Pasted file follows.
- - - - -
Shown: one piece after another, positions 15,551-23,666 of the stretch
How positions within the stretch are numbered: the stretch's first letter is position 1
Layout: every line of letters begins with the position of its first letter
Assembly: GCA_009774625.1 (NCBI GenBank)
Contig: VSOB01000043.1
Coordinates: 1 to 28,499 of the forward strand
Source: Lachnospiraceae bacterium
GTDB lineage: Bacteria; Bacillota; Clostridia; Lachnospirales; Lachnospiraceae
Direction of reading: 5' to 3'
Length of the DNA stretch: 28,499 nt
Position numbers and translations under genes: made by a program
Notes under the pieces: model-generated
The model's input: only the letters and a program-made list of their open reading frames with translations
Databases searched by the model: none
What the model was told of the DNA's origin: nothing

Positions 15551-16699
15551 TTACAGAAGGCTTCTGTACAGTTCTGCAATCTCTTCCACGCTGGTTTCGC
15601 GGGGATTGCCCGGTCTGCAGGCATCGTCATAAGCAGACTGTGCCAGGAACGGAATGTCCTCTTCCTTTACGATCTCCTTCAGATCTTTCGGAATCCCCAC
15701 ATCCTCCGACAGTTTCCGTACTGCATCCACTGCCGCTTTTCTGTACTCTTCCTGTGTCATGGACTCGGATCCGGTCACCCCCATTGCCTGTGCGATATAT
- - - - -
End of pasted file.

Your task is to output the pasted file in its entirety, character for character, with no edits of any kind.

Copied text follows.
Shown: one piece after another, positions 15,551-23,666 of the stretch
How positions within the stretch are numbered: the stretch's first letter is position 1
Layout: every line of letters begins with the position of its first letter
Assembly: GCA_009774625.1 (NCBI GenBank)
Contig: VSOB01000043.1
Coordinates: 1 to 28,499 of the forward strand
Source: Lachnospiraceae bacterium
GTDB lineage: Bacteria; Bacillota; Clostridia; Lachnospirales; Lachnospiraceae
Direction of reading: 5' to 3'
Length of the DNA stretch: 28,499 nt
Position numbers and translations under genes: made by a program
Notes under the pieces: model-generated
The model's input: only the letters and a program-made list of their open reading frames with translations
Databases searched by the model: none
What the model was told of the DNA's origin: nothing

Positions 15551-16699
15551 TTACAGAAGGCTTCTGTACAGTTCTGCAATCTCTTCCACGCTGGTTTCGC
15601 GGGGATTGCCCGGTCTGCAGGCATCGTCATAAGCAGACTGTGCCAGGAACGGAATGTCCTCTTCCTTTACGATCTCCTTCAGATCTTTCGGAATCCCCAC
15701 ATCCTCCGACAGTTTCCGTACTGCATCCACTGCCGCTTTTCTGTACTCTTCCTGTGTCATGGACTCGGATCCGGTCACCCCCATTGCCTGTGCGATATAT